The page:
tabs on left

Our left column is simply an unordered list, and the right is a div where we can put content. Here is the entire markup:

<!-- For centering and faux columns -->
<div id="page-wrap">

	<!-- Left Column -->
	<ul id="nav">
		<li class="current"><a href="#">Home</a></li>
		<li><a href="#">Documents</a></li>
		<li><a href="#">Pictures</a></li>
		<li><a href="#">Movies</a></li>

	<!-- Right Column -->
	<div id="content">
		<p>Pellentesque habitant morbi tristique senectus et netus et malesuada fames ac turpis egestas. Vestibulum tortor quam, feugiat vitae, ultricies eget, tempor sit amet, ante. Donec eu libero sit amet quam egestas semper. Aenean ultricies mi vitae est. Mauris placerat eleifend leo. Quisque sit amet est et sapien ullamcorper pharetra. Vestibulum erat wisi, condimentum sed, commodo vitae, ornare sit amet, wisi. Aenean fermentum, elit eget tincidunt condimentum, eros ipsum rutrum orci, sagittis tempus lacus enim ac dui. Donec non enim in turpis pulvinar facilisis.</p>


Notice the class of current on the first list item. We’ll use this CSS hook to apply special styling that will visually link that tab to the right column. A slight shadow will be applied to the other tabs (via a background image) to make them look tucked under.

Here is the important CSS:

#page-wrap          { width: 500px; margin: 30px auto; border: 1px solid #999;
                      background: #eee url(images/nav-bg.png) repeat-y; overflow: auto; }

ul#nav              { list-style: none; width: 140px; float: left; padding: 10px 0 10px 10px; }
ul#nav li           { margin: 5px 0; }
ul#nav li a         { padding: 8px 3px 8px 10px; display: block; text-decoration: none;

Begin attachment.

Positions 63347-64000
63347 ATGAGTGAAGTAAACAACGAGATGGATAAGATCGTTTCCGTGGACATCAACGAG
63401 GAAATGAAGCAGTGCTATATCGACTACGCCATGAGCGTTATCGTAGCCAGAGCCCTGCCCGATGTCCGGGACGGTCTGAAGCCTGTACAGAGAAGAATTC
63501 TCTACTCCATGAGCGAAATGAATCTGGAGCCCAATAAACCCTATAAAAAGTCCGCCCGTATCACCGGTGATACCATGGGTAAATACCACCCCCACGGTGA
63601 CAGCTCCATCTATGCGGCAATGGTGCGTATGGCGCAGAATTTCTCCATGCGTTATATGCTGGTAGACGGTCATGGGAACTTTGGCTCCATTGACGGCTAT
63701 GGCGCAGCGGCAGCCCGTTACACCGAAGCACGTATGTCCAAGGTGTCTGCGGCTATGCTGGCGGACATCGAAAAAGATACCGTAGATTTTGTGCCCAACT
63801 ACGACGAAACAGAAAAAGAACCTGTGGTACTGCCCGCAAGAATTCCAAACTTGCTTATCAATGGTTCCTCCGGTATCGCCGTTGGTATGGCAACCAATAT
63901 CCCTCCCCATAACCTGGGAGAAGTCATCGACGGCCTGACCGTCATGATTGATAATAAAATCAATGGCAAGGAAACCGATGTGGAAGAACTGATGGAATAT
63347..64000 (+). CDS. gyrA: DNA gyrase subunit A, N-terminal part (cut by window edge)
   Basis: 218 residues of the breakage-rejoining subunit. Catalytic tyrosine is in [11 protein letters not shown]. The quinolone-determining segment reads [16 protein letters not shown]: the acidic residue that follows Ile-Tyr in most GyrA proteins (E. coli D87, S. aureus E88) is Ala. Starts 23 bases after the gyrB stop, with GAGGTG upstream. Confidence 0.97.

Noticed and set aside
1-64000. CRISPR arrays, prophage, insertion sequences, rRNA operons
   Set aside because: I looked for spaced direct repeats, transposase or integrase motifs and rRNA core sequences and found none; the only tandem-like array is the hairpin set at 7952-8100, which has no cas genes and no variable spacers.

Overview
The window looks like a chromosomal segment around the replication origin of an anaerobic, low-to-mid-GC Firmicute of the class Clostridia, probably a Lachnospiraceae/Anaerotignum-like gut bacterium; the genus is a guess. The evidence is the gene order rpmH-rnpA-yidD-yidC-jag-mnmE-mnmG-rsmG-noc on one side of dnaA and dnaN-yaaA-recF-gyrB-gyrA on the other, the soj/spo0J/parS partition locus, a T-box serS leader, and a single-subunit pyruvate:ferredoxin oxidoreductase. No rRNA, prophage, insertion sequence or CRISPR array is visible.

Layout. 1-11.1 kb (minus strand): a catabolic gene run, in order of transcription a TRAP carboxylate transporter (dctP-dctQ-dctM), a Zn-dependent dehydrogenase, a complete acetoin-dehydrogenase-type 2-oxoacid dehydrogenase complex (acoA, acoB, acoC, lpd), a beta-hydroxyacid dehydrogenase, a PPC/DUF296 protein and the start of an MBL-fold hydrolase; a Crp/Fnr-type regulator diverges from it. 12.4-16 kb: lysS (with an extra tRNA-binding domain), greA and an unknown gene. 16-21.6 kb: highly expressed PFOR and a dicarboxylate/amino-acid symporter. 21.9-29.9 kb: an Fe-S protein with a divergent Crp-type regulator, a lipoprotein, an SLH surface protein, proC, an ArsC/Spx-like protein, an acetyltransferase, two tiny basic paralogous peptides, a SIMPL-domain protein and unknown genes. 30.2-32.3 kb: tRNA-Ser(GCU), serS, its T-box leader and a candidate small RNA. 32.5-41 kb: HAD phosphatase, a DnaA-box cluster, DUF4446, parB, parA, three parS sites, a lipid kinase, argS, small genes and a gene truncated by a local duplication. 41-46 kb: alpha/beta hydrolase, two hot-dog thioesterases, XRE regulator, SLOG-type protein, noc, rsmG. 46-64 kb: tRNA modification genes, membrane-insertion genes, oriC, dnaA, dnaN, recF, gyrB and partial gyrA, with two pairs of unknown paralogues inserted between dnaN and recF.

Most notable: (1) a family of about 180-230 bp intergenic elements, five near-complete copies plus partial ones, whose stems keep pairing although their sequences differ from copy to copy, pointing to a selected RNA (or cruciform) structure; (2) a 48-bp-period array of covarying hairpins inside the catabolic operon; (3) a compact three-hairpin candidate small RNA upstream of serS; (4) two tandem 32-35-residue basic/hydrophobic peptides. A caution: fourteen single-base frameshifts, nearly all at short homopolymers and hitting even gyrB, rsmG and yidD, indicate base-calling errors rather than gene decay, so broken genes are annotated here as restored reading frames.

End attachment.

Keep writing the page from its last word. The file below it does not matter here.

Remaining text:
font: 18px Helvetica; letter-spacing: -1px; color: #222; outline: none;
                      background: #666 url(images/nav-bg-off.png) top right repeat-y; }
ul#nav li a:hover,
ul#nav li a:active  { border-left: 3px solid #999; }

ul#nav li.current a { background: #eee; border: none; }

#content            { width: 340px; float: right; padding: 15px 0; }

View Demo17 | Download Files18

As a bonus in the demo, I included some jQuery to dynamically swap the content and change the “current” tab as you click through the tabs. Check out the code!



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I create websites and help others create better websites through writing and speaking. I consider myself a lucky man for getting to work in such a fun and rewarding field.

  1. 1

    ok, you definitely rock…

  2. 2

    Wow! Thanks Chris, for your insight! Interesting questions, and very complete answers! I was a 800px fan myself, buy now I really like the extra space :)

  3. 3

    modal box,
    thanks for that …, chris rocks!

  4. 4

    This may also be useful for those interested in the Pixel size conundrum..
    A list of browser desktop space dimensions on different resolution PC